15 February 2003
Two Million Humble Supplicants At The Court of God
By Inayat Bunglawala
�AND proclaim the Pilgrimage (haj) to people. They will come to you . . . from every deep and distant mountain pass that they may witness manifold benefits to them and remember God�s name on appointed days for all that He has provided them.� (The Koran, 22: 27-28.)
This year more than two million Muslims across the globe have responded to this call. Forty per cent of the pilgrims have come from various parts of the Arab world, 35 per cent from Asia, 15 per cent from sub- Saharan Africa and 10 per cent from the West. It is the largest and most culturally diverse assembly of humanity in one place at any one time.
The haj is the fifth of the five pillars of Islam and refers to the great pilgrimage to Mecca in modern Saudi Arabia. It takes place during the second week of Dhul Hijjah, the final month of the Islamic lunar calendar.
More than 22,000 British Muslims have gone to the haj this year, together with � for the fourth year running � a Foreign Office-sponsored delegation of eight doctors and two counsellors to provide them with help and support. Britain was the first Western country to initiate this support for its pilgrims.
Before their departure, the pilgrims have to meet the primary condition for a haj to be accepted by God, namely the purity of intention (niyyah). Their pilgrimage must solely be to seek God�s forgiveness and His pleasure.
As the pilgrims made their preparations for the haj, many will also have made out their wills in case they do not return. Just 50 years ago, it was common for pilgrims to spend about two months away from home during the haj. Modern transport facilities mean that the entire visit can now take as little as seven days.
Before they enter the precincts of the haj, whether by land, sea or air, all pilgrims need to assume the state of ihram or sanctity. For men this is symbolised by the wearing of two unsewn pieces of cloth. The ihram of women is their normal modest dress. The ihram symbolises the equality and humility of all believers before God regardless of differences in wealth, race, colour or age.
With their pride and vanity curtailed, all will arrive at the Court of God as humble supplicants and aware of the worldwide brotherhood of man. The American Malcolm X, once an advocate of black separatism, said of the haj: �The pilgrimage to Mecca broadened my scope probably more in 12 days than my previous experience during my 39 years on this earth.�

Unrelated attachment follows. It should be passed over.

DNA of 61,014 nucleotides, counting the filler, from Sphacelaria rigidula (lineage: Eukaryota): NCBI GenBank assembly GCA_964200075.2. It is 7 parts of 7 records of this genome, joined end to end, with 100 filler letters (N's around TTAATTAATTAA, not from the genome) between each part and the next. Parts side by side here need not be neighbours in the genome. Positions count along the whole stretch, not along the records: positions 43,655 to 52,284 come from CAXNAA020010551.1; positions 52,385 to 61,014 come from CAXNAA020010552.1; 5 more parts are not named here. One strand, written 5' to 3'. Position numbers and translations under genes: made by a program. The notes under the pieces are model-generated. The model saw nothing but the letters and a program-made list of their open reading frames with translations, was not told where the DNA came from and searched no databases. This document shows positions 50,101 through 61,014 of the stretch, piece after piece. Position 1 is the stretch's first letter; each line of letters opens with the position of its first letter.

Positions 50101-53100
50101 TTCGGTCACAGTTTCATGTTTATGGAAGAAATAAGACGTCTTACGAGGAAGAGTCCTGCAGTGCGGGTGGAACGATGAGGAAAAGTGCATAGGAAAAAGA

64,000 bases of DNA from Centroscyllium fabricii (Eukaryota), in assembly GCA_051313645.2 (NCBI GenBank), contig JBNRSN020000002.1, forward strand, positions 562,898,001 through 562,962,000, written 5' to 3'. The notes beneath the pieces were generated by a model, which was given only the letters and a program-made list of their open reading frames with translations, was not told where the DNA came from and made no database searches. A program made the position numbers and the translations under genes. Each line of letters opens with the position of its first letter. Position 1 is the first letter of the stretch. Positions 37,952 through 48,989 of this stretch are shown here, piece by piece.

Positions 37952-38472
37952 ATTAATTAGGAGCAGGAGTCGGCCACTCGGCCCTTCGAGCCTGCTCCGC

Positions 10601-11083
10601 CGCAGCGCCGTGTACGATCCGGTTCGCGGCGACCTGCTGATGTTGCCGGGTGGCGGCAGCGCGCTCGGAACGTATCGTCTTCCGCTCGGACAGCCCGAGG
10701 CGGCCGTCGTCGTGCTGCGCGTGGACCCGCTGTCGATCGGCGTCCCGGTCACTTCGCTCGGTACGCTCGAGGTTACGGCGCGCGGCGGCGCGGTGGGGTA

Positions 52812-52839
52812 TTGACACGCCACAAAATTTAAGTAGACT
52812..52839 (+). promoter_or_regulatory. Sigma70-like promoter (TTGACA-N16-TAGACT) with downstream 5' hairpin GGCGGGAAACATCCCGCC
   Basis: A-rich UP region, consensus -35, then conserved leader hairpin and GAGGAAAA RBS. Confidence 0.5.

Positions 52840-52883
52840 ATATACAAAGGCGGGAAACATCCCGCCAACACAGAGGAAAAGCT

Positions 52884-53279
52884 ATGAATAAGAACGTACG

>From this time on until the haj is over, the pilgrim concentrates fully on his devotion to his Creator and engages in the constant practice of dhikr, the remembrance of the One God.
According to Islam, the haj was originally instituted by the Prophet Abraham to serve as the focal meeting point for all believers and the centre of the monotheistic movement. Abraham charged his son Ismail with continuing this mission.
In time, however, Ismail�s descendants corrupted their teachings and installed hundreds of idols in the Kaaba in Mecca, including idols of Abraham and Ismail � two men who had devoted their lives towards eradicating idol worship.
By the time of the Prophet Muhammad in the 7th century CE, the haj had been distorted into a carnival of singing, drinking, revelry and immoral activities. But Muhammad had been sent as the fulfilment of Abraham�s prayer: �Our Sustainer! Send among them a Messenger from among themselves, who shall rehearse Your messages to them and instruct them in scripture and wisdom and purify them. You are the Exalted in Might, the Wise.� (The Koran 2: 129.)
After abolishing various perverse customs, Muhammad succeeded in restoring the haj so that it once again became a symbol of God-consciousness, sacrifice and simplicity. Today�s sequence of rites was completed by Muhammad shortly before his death and is regarded as a ritual re-enactment of the faith-testing events in the life of his forefather Abraham, his wife Hajar, and their son, Ismail.
Last Monday afternoon � the ninth of Dhul Hijjah � saw the pilgrims streaming out of their tents in their masses on to the plain of Arafat, nine miles southeast of Makkah. In an immensely moving scene reminiscent of the Koranic descriptions of the Day of Judgment, they stood repenting for past sins and, with many reduced to tears, beseeched God for forgiveness for themselves and their loved ones continuously until sunset.
The haj is an integral part of Islam�s built-in mechanisms for revival and serves as a huge forum for the worldwide exchange of ideas and knowledge.
The Pakistani Islamic thinker Abul Ala Mawdudi (1903-1979) likened the Kaaba to �a heart in a man�s body . . . drawing blood from its far off veins and circulating the blood back into each and every artery . . . As long as the heart beats, the man cannot die.�
This year the build-up of American forces in the Gulf and an expected assault on Iraq will also have been on the minds of many of the assembled Muslims and will have added to the raw emotion felt by them. At the centre of an event which serves as a potent reminder of Islam�s unifying power and its ability to mobilise humanity, it is hard not to regard with incredulity our Government�s claims that a war against Iraq will serve to reduce tensions and improve global security.
(Inayat Bunglawala is the Media Secretary at the Muslim Council of Britain)